Former GOP Rep Argues Trump Should Have ‘Very Little’ Influence in the Party’s Future

Former Rep. Will Hurd (R-Texas) says former President Donald Trump should not have a large role in the party going forward and that the former president could harm the party’s electoral prospects if he maintains his influence. 

During an appearance on NBC’s “Meet The Press” on Sunday, Hurd was asked what role Trump should play in the party going forward. 

“I think very little, if not none at all,” Hurd said as he went on to note that Republicans lost the White House and the majority in the House and Senate, which he blamed in part on the former president.

He continued, “This is a president that lost the House, the Senate, the White House in four years. I think the last person to do that was Herbert Hoover, and that was in the Great Depression.”

Hurd expressed his belief that there are swaths of “disaffected Democrats” that Republicans can win over ahead of the 2022 election that can help the party reclaim the majority in the House.

“But we can’t do that if we’re talking about the lies of an election that went wrong or succumbing to conspiracy theories,” he added.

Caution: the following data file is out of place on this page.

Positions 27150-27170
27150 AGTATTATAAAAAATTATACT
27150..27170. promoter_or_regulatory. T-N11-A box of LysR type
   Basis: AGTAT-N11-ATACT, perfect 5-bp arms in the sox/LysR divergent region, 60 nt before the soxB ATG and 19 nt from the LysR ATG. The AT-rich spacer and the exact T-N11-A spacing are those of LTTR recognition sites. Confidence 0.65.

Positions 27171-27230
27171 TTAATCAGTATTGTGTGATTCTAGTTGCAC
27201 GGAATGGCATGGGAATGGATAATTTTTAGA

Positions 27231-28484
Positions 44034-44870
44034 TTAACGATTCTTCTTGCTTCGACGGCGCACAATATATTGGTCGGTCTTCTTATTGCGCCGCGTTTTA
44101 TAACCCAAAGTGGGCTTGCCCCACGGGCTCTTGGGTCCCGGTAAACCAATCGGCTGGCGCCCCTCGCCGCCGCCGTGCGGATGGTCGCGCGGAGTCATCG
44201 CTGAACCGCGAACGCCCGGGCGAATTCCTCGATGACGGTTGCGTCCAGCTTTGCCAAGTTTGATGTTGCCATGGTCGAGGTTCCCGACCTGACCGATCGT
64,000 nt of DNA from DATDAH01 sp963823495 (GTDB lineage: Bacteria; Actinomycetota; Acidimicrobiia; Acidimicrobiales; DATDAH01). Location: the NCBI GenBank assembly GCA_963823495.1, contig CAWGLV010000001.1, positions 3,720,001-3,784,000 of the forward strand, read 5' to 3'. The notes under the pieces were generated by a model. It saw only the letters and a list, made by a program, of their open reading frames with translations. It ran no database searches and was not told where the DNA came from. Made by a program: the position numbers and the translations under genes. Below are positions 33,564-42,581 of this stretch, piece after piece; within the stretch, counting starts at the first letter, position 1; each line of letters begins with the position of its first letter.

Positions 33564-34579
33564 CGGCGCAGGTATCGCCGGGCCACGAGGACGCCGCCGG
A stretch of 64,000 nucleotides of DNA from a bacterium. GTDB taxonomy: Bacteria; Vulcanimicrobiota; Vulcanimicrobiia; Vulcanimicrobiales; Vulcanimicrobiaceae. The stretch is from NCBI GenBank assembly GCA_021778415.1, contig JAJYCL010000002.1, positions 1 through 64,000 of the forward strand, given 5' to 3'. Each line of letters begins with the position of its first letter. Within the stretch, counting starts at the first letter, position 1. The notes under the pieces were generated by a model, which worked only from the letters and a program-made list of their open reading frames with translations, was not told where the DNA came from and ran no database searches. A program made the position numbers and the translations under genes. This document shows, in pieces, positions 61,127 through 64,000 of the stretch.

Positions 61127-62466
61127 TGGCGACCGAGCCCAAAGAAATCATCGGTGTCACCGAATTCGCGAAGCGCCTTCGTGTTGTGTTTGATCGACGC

Watch the video below:

Hurd did not run for reelection in 2020.

His comments come as members of the Republican Party are trying to determine how closely to embrace Trump or whether they should distance the party from him.

Rep. Liz Cheney (R-Wyo.), the No. 3 Republican in the House, told Fox News’ Chris Wallace, “Somebody who has provoked an attack on the United States Capitol to prevent the counting of the electoral votes — which resulted in five people dying. Who refused to stand up immediately when he was asked and stop the violence. That is a person who does not have a role as a leader of our party going forward.”

Meanwhile, Sen. Lindsey Graham (R-S.C.) argued that Trump is “the most consequential Republican in the party” and the “hope of the future of conservatism.”

Trump is scheduled to address the large conservative gathering, the Conservative Political Action Conference (CPAC), to address the “future of the Republican Party and the conservative movement” on Feb. 28.